- Places limitations on the use of non-disparagement and confidentiality provisions in settlement or termination agreements
The WTA prohibits any clause in a settlement agreement that prevents an employee from making truthful statements or disclosures regarding unlawful employment practices. The WTA also limits the use of confidentiality provisions relating to the alleged unlawful employment practice. A settlement agreement may include a confidentiality provision only if: (1) confidentiality is the documented preference of the employee and is mutually beneficial to both parties; (2) the employer notifies the employee, in writing, of the employee’s right to have an attorney review the agreement; (3) there is consideration in exchange for confidentiality; (4) the agreement does not waive any claims for future unlawful employment practices; (5) the employee is provided with a period of 21 days to consider the agreement; and (6) unless knowingly and voluntarily waived by the employee, employee shall have 7 days after execution to revoke the agreement.
- Allows a prevailing employee to recover reasonable attorneys’ fees and costs incurred in challenging a contract for violating the WTA
Amendments to Illinois Human Rights Act
Effective January 1, 2020
- Requires Annual Sexual Harassment Prevention Training
The Illinois Department of Human Rights (Department) shall produce a model program including (1) an explanation of sexual harassment; (2) examples of conduct constituting sexual harassment; (3) a summary of applicable statutory provisions concerning sexual harassment and available remedies for victims; and (4) a summary of an employer’s responsibilities in preventing, investigating, and implementing corrective measures of sexual harassment. An employer shall provide the sexual harassment prevention training annually to all employees and may use the Department’s model program in conjunction with its existing program. An employer who fails to provide the annual training is subject to the imposition of civil penalties.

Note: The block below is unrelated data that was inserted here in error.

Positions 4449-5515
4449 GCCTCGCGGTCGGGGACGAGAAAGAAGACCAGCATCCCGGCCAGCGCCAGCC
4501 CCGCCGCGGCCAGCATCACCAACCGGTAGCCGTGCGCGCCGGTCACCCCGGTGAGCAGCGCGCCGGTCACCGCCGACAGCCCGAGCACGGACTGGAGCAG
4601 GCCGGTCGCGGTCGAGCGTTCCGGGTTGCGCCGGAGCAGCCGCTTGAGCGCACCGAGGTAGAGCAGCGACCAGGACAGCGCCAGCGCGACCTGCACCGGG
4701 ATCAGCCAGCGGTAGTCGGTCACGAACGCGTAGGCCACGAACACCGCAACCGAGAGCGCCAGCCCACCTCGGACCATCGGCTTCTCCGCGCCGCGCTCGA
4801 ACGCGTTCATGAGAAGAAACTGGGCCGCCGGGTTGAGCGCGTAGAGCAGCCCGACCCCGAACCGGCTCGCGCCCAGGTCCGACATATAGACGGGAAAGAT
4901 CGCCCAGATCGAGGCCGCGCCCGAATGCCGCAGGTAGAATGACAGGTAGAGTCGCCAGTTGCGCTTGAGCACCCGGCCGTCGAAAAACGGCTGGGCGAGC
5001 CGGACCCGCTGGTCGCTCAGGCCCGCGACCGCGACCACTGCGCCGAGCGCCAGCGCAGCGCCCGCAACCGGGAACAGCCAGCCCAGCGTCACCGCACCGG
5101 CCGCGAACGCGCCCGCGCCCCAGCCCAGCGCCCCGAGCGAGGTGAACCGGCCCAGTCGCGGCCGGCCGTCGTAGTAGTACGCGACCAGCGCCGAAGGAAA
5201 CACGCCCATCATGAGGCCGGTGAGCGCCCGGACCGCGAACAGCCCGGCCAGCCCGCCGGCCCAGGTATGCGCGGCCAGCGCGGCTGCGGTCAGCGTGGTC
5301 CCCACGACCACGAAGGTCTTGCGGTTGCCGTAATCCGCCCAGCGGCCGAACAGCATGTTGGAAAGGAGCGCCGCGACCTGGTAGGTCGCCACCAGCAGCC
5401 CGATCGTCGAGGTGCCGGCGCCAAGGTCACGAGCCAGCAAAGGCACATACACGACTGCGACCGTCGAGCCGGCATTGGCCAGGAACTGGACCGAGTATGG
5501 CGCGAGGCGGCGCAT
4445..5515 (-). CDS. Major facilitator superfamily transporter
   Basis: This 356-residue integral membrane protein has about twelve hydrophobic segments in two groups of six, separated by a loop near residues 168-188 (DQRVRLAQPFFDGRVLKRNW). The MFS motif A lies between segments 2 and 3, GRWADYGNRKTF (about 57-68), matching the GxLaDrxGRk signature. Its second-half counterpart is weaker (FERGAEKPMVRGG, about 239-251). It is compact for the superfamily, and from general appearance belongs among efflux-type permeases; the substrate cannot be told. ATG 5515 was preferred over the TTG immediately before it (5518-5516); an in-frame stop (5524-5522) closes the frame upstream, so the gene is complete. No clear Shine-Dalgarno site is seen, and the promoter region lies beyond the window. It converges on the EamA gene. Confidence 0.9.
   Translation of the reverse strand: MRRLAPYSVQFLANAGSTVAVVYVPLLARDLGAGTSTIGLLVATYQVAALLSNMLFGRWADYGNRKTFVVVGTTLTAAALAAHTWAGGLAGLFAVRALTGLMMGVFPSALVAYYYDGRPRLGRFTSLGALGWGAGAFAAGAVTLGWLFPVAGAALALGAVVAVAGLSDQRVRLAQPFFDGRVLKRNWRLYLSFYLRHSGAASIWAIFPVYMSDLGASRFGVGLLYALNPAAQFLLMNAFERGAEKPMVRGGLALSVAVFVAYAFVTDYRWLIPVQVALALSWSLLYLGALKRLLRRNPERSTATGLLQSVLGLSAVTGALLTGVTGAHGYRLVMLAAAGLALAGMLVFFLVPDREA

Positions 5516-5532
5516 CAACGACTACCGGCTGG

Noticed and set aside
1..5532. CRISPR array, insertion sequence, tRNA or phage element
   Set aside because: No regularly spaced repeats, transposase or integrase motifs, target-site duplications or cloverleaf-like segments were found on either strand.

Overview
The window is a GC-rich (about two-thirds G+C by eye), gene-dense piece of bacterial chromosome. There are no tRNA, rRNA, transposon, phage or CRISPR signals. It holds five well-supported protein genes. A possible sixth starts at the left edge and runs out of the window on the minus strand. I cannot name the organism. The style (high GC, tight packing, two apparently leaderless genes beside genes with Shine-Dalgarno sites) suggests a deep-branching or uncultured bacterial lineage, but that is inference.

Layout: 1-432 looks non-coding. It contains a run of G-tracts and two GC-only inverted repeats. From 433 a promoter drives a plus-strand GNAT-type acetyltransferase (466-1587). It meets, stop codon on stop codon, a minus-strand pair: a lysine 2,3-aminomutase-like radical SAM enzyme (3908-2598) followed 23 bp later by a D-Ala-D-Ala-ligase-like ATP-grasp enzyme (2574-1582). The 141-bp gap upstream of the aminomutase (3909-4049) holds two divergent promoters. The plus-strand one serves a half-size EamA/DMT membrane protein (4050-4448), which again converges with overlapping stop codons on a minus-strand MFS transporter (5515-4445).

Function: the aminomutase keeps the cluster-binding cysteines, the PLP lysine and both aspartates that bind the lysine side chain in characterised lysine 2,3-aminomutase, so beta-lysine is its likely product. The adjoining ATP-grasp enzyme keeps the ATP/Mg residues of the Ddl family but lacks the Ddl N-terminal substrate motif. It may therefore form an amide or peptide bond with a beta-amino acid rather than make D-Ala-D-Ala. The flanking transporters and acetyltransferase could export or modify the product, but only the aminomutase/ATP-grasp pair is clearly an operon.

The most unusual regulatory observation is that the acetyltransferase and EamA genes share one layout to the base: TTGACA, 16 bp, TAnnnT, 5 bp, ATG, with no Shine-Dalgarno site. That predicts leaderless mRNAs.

- Requires Annual Disclosure by Employers
Obligation begins July 1, 2020
On an annual basis, an employer must disclose to the Department: (1) the total number of adverse judgments or administrative rulings relating to sexual harassment or unlawful discrimination in the preceding year; (2) any equitable relief that was ordered against it; (3) the number of such judgments or rulings in specific categories including sexual harassment; or discrimination or harassment on the basis of sex; race, color or national origin; religion; age; disability; military status or unfavorable discharge from military status; sexual orientation or gender identity; or any other characteristic protected by the Illinois Human Rights Act. If it is investigating a charge against an employer, the Department may request that the employer submit the total number of settlements entered into during the preceding 5 years (broken down into various categories) relating to any alleged act of sexual harassment or unlawful discrimination that occurred in the workplace, or involved the behavior of an employee or corporate executive of the employer regardless of whether that behavior occurred in the workplace. An employer who fails to make the necessary disclosures is subject to the imposition of civil penalties.